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Republican Mayor Fighting Sea-Level Rise Doesn’t Believe in Sea-Level Rise

It’s just after sunrise, and James “Ooker” Eskridge, a Chesapeake Bay waterman and Mayor of Tangier Island, is in a skiff motoring across the harbor in his morning commute to his office.  The soft morning light illuminates rickety crab shacks on pillars above the water and workboats heading out into the bay.

Above it all rises a water tower, painted with a blue crab on one side and a huge cross on the other, representing the two things that keep this island town of 470 people afloat: the seafood industry and prayer.

When the mayor pulls up to his work shed on a platform over the water, he introduces his political staff: Four stray cats that work with him out here with his tanks full of soft crabs.

”That’s Condi Rice,” Eskridge says of the first cat. “That’s Sam Alito, John Roberts and Ann Coulter.”

The cats’ names hint at his conservative politics.  And yet, when he’s not tending his soft crab business, he spends much of his time on an issue that not many Republican office holders want to tackle:  The impact of climate change, which is driving up sea levels and rapidly eroding Tangier and scores of other low-lying islands in the bay and around the world.

“Our main concern is the erosion problem out here,” Eskridge says.  “We are losing a lot of ground to erosion.  It looks totally different from the way it did. Even before I came along, there were other communities around Tangier that have completely disappeared and that are now under water.  That’s what we don’t want to happen to Tangier.”

Mayor Eskridge frequently makes trips to Richmond and Washington in a lobbying battle to try to secure millions of dollars in government funding to get the U.S. Army Corps of Engineers to build a series of bulkheads and jetties to wall off and protect his island.  A small part of his vision has been funded, to build one jetty to protect the west entrance to his harbor. But he’s frustrated that his fellow elected officials are not more supportive of his efforts to save his people from becoming refugees of the rising seas.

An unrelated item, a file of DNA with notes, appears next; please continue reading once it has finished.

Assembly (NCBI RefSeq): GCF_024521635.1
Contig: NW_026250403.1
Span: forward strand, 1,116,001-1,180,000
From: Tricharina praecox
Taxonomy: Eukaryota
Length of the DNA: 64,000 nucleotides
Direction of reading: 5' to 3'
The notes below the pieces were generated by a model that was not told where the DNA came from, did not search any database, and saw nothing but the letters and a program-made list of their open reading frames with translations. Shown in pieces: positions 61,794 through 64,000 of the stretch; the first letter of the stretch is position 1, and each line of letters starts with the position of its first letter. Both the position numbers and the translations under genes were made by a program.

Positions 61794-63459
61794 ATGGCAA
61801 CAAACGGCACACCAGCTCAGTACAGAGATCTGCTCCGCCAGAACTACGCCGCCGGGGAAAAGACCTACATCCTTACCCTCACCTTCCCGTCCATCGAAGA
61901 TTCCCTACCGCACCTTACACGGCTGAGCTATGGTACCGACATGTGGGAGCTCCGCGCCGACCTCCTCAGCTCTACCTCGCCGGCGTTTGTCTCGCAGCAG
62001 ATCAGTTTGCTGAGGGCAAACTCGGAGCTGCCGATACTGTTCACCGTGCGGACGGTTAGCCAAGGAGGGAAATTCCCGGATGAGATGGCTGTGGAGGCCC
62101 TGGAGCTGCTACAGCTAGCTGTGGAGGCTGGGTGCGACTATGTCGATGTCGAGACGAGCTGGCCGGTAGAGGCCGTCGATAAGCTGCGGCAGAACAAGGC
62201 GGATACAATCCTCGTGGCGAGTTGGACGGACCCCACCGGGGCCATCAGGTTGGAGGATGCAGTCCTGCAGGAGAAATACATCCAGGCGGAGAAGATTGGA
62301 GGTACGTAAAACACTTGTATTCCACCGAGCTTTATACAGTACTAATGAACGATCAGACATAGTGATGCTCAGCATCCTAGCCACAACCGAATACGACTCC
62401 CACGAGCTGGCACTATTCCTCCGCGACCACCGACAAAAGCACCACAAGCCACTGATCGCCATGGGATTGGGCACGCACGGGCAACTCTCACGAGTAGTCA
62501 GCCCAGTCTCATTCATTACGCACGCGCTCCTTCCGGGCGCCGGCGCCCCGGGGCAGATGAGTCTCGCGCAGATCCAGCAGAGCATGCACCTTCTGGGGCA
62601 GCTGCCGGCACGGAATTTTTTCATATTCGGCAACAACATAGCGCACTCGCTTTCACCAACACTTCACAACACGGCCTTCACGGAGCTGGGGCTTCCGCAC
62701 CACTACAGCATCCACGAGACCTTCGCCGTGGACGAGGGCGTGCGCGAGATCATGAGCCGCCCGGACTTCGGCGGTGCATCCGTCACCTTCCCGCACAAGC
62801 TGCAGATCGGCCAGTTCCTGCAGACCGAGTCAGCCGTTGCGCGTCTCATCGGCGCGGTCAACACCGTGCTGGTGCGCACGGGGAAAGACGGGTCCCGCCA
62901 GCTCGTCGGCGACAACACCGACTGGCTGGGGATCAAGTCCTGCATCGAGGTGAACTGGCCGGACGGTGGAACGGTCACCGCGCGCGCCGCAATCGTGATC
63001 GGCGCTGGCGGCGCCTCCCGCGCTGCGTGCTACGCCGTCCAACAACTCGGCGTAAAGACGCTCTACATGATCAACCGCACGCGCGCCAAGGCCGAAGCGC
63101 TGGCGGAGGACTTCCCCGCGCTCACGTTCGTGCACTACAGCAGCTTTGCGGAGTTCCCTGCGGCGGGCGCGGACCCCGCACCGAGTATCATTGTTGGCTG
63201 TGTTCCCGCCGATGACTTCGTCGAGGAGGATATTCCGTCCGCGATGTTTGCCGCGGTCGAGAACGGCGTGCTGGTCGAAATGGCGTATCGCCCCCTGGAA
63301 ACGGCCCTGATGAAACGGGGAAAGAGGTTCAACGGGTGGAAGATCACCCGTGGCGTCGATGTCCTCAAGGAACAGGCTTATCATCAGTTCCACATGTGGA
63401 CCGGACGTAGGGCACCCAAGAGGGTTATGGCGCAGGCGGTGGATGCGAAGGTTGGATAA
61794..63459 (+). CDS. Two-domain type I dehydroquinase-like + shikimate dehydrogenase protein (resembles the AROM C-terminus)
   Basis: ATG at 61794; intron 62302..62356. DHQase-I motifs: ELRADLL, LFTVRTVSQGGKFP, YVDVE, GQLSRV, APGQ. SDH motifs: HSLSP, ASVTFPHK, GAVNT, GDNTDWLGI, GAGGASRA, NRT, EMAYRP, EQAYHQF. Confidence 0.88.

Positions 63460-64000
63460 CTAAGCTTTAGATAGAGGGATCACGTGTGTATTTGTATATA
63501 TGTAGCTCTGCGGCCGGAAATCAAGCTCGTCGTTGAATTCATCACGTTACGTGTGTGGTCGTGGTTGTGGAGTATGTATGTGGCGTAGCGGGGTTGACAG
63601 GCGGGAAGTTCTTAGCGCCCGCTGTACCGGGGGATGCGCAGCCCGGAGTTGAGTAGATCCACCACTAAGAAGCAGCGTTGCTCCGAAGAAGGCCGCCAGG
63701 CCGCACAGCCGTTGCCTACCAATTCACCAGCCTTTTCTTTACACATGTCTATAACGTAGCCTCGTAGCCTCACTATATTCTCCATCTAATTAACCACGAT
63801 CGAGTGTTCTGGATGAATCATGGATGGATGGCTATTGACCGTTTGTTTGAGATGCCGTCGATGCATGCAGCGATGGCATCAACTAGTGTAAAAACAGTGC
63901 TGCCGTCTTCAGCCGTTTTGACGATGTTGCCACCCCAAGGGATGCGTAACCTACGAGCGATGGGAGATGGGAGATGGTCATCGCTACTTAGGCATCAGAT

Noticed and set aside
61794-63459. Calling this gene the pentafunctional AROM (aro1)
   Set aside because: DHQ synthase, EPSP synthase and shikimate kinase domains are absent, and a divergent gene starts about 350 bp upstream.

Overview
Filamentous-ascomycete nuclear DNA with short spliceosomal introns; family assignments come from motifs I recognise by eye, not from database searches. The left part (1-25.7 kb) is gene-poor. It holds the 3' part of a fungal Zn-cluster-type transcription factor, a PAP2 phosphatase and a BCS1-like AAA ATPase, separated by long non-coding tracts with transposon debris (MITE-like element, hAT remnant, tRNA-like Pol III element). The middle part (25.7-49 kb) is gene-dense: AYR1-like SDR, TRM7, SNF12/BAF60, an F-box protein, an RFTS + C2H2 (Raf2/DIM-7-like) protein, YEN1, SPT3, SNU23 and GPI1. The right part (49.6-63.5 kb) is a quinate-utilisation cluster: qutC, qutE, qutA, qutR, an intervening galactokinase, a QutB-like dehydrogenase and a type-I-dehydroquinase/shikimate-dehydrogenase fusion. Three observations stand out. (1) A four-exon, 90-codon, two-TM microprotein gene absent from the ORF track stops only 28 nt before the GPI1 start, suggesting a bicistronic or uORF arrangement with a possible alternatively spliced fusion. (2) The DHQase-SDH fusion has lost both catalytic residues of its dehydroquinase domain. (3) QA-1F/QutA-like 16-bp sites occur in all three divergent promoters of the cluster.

“It’s not like the money’s not there.  The money is there, and the government is wasting so much money,” Eskridge said.  “And I’m not saying you don’t help foreign countries. But we spend billions like in Iraq and Afghanistan, and the bulk of the people hate our guts there.  I told the (Army Corps of Engineers), you know, if you would divert some of that money here, and get us some protection, we would appreciate it much more than those guys in the Middle East, and we promise we won’t shoot at you while you are working for us.”

The irony, however, is this:  Even though Mayor Eskridge is up to his knees in sea level rise every time storms drive a foot of water down main street, he does not actually believe in sea level rise or climate change.  He sees himself as fighting a sinking land crisis caused by the naturally settling geology of the Chesapeake region. Scientists have concluded this is partly true. But it ignores two thirds of the problem, which is that warming temperatures are in fact expanding the volume of the seas. 

“There is no evidence of sea level rise here,” Eskridge said.  “You know, maybe in some places it’s occurring. But out here, you know, whenever we have a persistent East wind, we have above normal tides; and if we have a west wind, we have below normal tides.  So nothing has changed, there.”

Nothing has changed, except that Tangier Island has already lost about two thirds of its landmass and  loses another nine acres every year, largely because of sea-level rise.  Within a few decades, it will likely disappear beneath the waves.

Mayor Eskridge is up against a potential catastrophe most of us could never imagine – and he is standing strong in the storm, doing everything in his power to protect his close-knit, more than 300-year-old community. But like a lot of us, he draws strength by translating reality into terms he can deal with and fight back against.   Eskridge can’t stop the oceans.  But he can pile rocks along the shore to delay the disappearance of his home for as long as he possibly can.

Tom Pelton, a national award-winning environmental journalist, has hosted "The Environment in Focus" since 2007. He also works as director of communications for the Environmental Integrity Project, a non-profit organization dedicated to holding polluters and governments accountable to protect public health. From 1997 until 2008, he was a journalist for The Baltimore Sun, where he was twice named one of the best environmental reporters in America by the Society of Environmental Journalists.